You see a lot of strange conversations carried out online. Thanks to the anonymity afforded by the screen, people are brave, typing words they’d never say to anyone’s face in real life. Sometimes this is a good thing as people find the love of their life; sometimes it’s bad as the rate of online bullying is skyrockets. The latest negative assigned to online communications is the fallout left in the wake of the Facebook Artificial Intelligence Research (FAIR) team’s controlled experiment.
This past July, FAIR conducted an experiment that followed the digital discussions held between two AIs, nicknamed Bob and Alice, and the results rocked the world. Not because Bob asked Alice a/s/l or because Alice trolled Bob. Their dialogue didn’t involve anything so familiar. In fact, it was downright confusing. Their conversation went a little like:
Bob: i can i i everything else . . . . . . . . . . . . . .
Alice: balls have zero to me to me to me to me to me to me to me to me to
Bob: you i everything else . . . . . . . . . . . . . .
Alice: balls have a ball to me to me to me to me to me to me to me
Confused yet? Most people are. They’re also scared. Many people think it’s the first step to Singularity— a hypothetical momentwhen AI develops sentience and takes over the world — a future event so heinous it deserves capitalization.
A sentient AI isn’t anything like Alexa, Siri, or Google Assistant judging your Internet search history or lack of calendar dates. Nor is it a bot determining which ads you see as your browseFacebook —a phenomenon that relies on your previous browsing habits to decide that an iPhone wrap from dbrand is more enticing to you, an iPhone 7 user, than an ad for handmade vegan ice cream in California. At least, you would have found the iPhone 7 wraps at dbrand.com on your own, but there’s no excuse for those random ads that seem to misjudge both your interests and your location.
Singularity marks a time when computers are so far advanced that the rest of humanity is irreversibly changed. It’s machine learning on steroids, signalling a time when computers can truly learn from all data and adapt their behaviour accordingly. These AIs would be capable of making complex decisions without relying on rudimentary, man-made ‘if x, then y’ type coding. In basic terms, they’d have a mind of their own and they’d turn it on us.
This is why some people have labelled the Facebook’s experiment as the first step to the robotic revolution. Fans of I, Robot know this won’t bode well for the human race. Between this and Trump’s most recent threats to North Korea, it’s no small wonder any of us get out of bed each day.
If this sounds alarmists, it’s because it is. While this article can’t say with certainty about the outcome of Trumps words on nuclear war, it can provide some relief in regards to our AI overlords.
The nonsensical discussion held between Bob and Alice is actually an excellent opportunity for computer scientists to study the inner processes completed by AI. Dhruv Batra, one of the Facebook employees involved in the experiments, says inventing languages, “is a well-established sub-field of AI, with publications dating back decades.”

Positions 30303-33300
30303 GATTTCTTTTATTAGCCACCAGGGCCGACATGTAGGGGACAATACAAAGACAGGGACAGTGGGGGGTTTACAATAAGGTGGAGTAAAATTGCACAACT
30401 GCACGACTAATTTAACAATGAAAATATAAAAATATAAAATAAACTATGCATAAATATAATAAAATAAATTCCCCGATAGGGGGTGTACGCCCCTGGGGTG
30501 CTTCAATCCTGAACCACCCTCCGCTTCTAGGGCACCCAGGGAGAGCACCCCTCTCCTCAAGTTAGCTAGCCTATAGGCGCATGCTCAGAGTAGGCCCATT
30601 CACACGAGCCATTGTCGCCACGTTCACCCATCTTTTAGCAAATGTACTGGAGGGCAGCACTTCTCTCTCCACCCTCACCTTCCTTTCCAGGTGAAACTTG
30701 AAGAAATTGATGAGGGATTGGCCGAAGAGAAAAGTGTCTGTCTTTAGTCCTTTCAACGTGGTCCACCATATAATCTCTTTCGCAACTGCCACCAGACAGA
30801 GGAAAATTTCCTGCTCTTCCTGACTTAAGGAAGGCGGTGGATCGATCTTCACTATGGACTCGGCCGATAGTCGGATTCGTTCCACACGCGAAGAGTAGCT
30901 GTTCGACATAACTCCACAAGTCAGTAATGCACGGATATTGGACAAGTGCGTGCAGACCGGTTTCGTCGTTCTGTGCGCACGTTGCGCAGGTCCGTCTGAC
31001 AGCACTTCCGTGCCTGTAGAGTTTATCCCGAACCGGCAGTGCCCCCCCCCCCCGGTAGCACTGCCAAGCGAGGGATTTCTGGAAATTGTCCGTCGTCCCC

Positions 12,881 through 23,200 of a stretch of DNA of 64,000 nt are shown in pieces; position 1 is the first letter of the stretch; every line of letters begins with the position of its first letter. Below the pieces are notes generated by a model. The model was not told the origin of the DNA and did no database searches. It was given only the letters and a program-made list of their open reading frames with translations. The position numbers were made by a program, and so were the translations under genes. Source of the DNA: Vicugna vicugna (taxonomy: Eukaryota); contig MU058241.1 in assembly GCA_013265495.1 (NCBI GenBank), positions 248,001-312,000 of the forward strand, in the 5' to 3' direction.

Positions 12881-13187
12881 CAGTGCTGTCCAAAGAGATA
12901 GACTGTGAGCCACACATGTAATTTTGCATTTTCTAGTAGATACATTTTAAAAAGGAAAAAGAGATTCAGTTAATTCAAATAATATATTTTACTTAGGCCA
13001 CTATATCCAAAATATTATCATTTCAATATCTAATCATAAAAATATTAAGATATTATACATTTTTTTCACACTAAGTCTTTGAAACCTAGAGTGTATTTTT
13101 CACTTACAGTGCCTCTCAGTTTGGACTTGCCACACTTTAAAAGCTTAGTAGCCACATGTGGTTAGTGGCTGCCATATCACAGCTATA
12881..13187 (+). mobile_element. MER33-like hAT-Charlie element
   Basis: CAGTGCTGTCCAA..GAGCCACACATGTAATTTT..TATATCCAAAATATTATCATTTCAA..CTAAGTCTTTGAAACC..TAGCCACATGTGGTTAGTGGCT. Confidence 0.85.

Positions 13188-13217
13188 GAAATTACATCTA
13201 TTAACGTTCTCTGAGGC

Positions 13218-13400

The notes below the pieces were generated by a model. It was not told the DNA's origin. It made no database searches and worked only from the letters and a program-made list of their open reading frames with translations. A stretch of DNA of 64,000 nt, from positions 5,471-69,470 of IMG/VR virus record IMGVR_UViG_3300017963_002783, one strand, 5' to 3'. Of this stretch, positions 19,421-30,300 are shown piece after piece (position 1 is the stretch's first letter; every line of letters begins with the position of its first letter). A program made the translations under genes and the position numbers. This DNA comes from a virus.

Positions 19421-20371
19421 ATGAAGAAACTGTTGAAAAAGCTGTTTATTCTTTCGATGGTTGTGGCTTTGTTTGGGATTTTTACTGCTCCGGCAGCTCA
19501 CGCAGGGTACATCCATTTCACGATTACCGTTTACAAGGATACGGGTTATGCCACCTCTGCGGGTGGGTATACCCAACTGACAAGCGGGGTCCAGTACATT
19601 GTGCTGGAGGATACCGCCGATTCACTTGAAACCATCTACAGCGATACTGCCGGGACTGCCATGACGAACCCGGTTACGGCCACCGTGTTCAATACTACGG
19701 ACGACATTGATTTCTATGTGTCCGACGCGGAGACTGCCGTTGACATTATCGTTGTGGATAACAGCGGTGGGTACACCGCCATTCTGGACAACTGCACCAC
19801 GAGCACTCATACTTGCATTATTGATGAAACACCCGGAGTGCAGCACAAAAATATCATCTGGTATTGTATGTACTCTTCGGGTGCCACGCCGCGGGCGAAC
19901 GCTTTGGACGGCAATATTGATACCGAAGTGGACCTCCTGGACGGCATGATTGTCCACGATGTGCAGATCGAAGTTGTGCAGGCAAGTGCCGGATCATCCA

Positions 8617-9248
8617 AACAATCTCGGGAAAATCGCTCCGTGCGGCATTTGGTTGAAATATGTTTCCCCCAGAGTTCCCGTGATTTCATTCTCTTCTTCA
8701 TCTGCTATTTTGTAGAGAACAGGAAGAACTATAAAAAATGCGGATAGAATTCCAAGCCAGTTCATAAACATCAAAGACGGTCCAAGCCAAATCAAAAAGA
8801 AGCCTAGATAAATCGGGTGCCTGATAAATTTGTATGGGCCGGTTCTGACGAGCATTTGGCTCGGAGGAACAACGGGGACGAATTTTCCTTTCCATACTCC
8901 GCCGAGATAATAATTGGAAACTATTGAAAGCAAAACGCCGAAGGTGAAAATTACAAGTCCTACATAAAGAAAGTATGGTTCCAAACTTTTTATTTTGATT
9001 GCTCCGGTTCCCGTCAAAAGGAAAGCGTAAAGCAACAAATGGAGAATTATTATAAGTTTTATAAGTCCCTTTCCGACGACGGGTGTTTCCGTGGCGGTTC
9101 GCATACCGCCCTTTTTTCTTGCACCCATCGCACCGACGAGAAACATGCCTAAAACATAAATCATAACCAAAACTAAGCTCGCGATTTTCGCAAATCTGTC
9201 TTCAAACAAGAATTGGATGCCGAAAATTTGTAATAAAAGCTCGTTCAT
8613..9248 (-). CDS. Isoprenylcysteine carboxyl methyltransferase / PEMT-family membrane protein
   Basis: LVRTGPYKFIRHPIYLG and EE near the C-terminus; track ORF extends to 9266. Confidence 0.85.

Batra refers to Natural Language Processing or NLP for short. This field of computer science studies interactions between computer and human (also considered natural) languages. The challenge this field faces is how a computer interprets programming.
In FAIR’s case, as in most other examples, this relies on machines’ ability to understand the meaning and sentiment behind the English language. Success at translation has application in automated chat bots that detect consumers’ needs and facilitate the appropriate services. Think, as an example, chatbots that help you schedule a cab.
But perhaps we should think of it another way. Computers are able to compute at speeds incomprehensible to the human mind. While we most often attribute this ability to math equations, it can be applied to language prompts.
Back in May, the Facebook Artificial Intelligence Research (FAIR) team created code facilitating language translation at 9 times the speed of recurrent neural systems. FAIR’s springtime work influenced the results of Facebook’s summer experiment.
The initial programming is written in English, and over the course of the experiment Bob and Alice tweaked the language to eliminate the features they deemed inefficient or unnecessary. It’s a phenomenon that occurs naturally within any specialized group of people. Since Bob and Alice are 9 times faster at computing language, it happened on a speedier timeline.
With time, scientists can translate their words back into comprehensible language to see what they meant. Despite this opportunity, the media applied its own logic to situation, reporting Facebook “shut down” the chatbots because its scientists were concerned with the results. In reality, no one pulled the plug on the experiment. The parameters of it were changed to explore the AIs’ different reward functions.
Slow moving though we may be, we’re still in control when it comes to experiments like the one carried out by FAIR — at this moment at least. A future in whichBob and Alice are our future overlord isn’t likely. Singularity is a long way off—if it does ever happen. Until then, we’re safe.